Episode 16: A narrow miss

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When Seth, Leander, and Callum pulled Char’s limp body from the Kaa’s pit, Seth steeled himself against the sight. Moments before, she’d been firing the assault rifle still dangling from her shoulder. She was alive.

“Take this.” Leander ripped the rifle from Char’s body and handed it to Jesse.

Seth quickly assessed Char’s thermal-clad form and prodded at her legs. “Both broken,” he said to Leander.

A wail echoed up the tube and washed over them.

“Quickly!” Venn hissed.

Seth and Leander met eyes. “I’ll take her,” he said.

Seth threw Char’s arm over his shoulder and flipped her into a fire-fighter’s carry.

Suddenly a Kaa burst from a burrow in front of him—a long sinewy, eel-like body and a toothy, sucking mouth, about four feet long.

Leander fired a burst into it. It flopped to the ground.

Seth felt Char twitch and stir.

“That’s a small one,” Venn said. “Go!”

They plunged forward, winding their way through the dens. Another Kaa, twice the size of the first, launched itself into the air a few feet in front of them. It flipped in mid-air as all seven soldiers open fire. Fur and slime splattered the ground before the creature landed with a heavy thump.

A moment later another one, much smaller, sprang from the burrow right in front of the unarmed Jeff. Venn swung Jeff around by the handcuffs, putting himself between them and the Kaa, and flipped into a graceful kick. He drove his boot into the Kaa’s head and, anchored by Jeff, swung himself around and caught the Kaa again with his other foot.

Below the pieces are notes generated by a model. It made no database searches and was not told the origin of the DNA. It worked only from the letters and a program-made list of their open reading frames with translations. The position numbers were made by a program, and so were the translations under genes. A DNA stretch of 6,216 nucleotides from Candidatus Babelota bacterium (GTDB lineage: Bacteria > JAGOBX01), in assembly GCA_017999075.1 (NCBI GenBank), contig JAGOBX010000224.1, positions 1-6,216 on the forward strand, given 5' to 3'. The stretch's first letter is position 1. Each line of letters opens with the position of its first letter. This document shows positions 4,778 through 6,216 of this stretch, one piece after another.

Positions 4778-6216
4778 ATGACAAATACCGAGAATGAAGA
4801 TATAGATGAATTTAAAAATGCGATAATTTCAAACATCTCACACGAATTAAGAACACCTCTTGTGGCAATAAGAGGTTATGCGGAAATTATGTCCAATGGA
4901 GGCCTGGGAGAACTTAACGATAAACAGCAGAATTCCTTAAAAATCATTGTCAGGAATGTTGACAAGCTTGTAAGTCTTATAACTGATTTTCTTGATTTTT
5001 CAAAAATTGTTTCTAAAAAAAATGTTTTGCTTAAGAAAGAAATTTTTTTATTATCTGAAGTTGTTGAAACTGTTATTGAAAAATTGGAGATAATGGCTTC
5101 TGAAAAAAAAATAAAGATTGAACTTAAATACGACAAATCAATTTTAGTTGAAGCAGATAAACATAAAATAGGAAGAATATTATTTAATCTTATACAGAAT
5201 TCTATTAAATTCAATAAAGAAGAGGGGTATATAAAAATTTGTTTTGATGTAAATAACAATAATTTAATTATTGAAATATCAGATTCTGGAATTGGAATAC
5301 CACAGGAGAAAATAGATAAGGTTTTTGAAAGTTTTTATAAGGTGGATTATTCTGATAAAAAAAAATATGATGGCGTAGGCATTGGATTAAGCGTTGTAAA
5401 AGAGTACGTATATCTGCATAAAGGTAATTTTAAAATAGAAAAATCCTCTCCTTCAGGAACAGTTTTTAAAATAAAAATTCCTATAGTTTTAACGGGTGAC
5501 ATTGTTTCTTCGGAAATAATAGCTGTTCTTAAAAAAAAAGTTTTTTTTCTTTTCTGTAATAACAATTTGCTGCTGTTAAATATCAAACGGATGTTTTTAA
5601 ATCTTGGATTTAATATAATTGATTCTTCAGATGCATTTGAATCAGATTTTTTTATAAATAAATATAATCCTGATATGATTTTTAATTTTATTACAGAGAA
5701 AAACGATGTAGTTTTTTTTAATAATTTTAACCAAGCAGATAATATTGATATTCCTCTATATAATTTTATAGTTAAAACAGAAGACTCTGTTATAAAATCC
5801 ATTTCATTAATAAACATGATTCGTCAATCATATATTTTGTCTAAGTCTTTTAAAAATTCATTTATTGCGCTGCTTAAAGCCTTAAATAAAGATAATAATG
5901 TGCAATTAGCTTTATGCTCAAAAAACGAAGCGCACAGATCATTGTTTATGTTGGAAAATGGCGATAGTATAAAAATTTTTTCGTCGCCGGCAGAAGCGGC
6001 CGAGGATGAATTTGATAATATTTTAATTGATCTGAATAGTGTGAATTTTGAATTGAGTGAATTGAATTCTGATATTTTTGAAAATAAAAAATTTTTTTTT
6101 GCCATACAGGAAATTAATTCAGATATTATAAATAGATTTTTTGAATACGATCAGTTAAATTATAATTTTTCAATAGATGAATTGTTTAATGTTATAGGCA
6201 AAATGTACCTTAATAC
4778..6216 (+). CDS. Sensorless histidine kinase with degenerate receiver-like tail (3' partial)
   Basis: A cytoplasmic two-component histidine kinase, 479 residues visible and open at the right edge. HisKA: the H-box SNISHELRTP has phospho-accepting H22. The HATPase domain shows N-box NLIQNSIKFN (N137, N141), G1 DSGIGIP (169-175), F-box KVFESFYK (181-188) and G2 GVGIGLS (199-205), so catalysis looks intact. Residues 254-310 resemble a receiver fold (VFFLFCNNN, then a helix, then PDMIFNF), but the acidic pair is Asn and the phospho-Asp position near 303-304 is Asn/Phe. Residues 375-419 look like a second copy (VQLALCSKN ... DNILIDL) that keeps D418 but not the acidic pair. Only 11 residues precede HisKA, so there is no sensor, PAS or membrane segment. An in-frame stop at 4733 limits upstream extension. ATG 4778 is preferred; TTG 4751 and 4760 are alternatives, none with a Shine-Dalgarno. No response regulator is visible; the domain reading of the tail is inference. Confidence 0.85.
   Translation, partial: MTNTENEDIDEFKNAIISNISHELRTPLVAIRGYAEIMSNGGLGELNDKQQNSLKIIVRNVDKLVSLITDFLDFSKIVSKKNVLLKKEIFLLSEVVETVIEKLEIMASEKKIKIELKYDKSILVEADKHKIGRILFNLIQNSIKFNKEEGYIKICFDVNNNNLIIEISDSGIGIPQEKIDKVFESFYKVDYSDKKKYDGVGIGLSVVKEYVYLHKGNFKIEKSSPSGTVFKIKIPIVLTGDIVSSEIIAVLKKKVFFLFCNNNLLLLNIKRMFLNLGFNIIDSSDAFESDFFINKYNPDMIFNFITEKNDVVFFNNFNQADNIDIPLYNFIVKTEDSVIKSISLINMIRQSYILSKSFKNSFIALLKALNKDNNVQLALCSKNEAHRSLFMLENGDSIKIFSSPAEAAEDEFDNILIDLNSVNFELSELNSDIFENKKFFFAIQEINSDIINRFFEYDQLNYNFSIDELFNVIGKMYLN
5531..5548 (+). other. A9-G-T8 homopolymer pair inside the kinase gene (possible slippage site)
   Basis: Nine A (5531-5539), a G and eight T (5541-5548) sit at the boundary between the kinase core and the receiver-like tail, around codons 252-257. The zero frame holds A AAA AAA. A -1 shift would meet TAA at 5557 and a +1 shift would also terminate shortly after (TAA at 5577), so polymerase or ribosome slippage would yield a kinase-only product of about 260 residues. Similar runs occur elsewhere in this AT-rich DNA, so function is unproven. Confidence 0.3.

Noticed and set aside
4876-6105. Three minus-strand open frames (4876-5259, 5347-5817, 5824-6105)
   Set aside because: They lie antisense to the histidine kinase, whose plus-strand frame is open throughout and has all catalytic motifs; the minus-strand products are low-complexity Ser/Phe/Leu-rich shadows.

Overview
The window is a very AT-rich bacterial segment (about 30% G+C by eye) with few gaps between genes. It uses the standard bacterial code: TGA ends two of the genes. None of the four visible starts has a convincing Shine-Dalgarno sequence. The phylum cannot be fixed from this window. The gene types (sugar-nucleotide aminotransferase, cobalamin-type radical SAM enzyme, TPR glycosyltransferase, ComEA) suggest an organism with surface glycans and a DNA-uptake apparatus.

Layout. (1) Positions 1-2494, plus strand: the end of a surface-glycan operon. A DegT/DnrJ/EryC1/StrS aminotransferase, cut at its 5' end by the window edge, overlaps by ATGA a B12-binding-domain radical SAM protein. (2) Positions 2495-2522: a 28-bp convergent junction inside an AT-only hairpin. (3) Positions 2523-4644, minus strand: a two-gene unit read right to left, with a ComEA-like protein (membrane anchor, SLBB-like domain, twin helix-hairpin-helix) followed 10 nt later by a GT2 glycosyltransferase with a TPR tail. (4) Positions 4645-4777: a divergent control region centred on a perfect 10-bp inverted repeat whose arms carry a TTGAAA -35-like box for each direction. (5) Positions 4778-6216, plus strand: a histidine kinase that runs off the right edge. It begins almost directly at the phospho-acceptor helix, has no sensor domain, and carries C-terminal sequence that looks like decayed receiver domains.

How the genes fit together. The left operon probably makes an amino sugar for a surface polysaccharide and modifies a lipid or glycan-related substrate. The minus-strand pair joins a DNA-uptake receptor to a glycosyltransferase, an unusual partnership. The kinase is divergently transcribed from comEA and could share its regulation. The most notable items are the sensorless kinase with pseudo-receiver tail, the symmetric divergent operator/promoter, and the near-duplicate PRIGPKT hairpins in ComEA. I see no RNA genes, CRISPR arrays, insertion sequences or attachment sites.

The creature landed hard on the ground, and Callum leapt forward and jabbed his knife into it. Its teeth let loose of the leg and it fell, streaming pale fluid.

“Go!” Venn shouted. He dragged Jeff forward.

They pressed on. Finally they reached the slick, rocky slope of the mountains. Seth stumbled under the load of Char’s light weight. Callum caught him from behind and boosted him up. They climbed up to a small plateau and stopped. As they did, a splat of thick, oily moisture hit Seth’s face. He had no free hand to wipe it away. Another hit his nose, and in a moment a steady rain of fat drops were falling.

“Is that rain?” Marlene asked. She dropped to her knees and fumbled for a vial in her pack.

Seth laid Char down. She stirred and opened her eyes, snapping to alertness.

“Woah, no, no. Don’t sit up.” He pressed her back against the slick rock. “We’re across the valley.”

“My legs are broken,” Char said.

“I know,” Seth said softly. “I’ll need to splint them.”

“Venn’s hurt too,” Jeff said behind them.

Seth turned, and saw Venn calmly winding a strip of fabric around his foot.

“The Kaa’s teeth perforated my boot,” the alien said.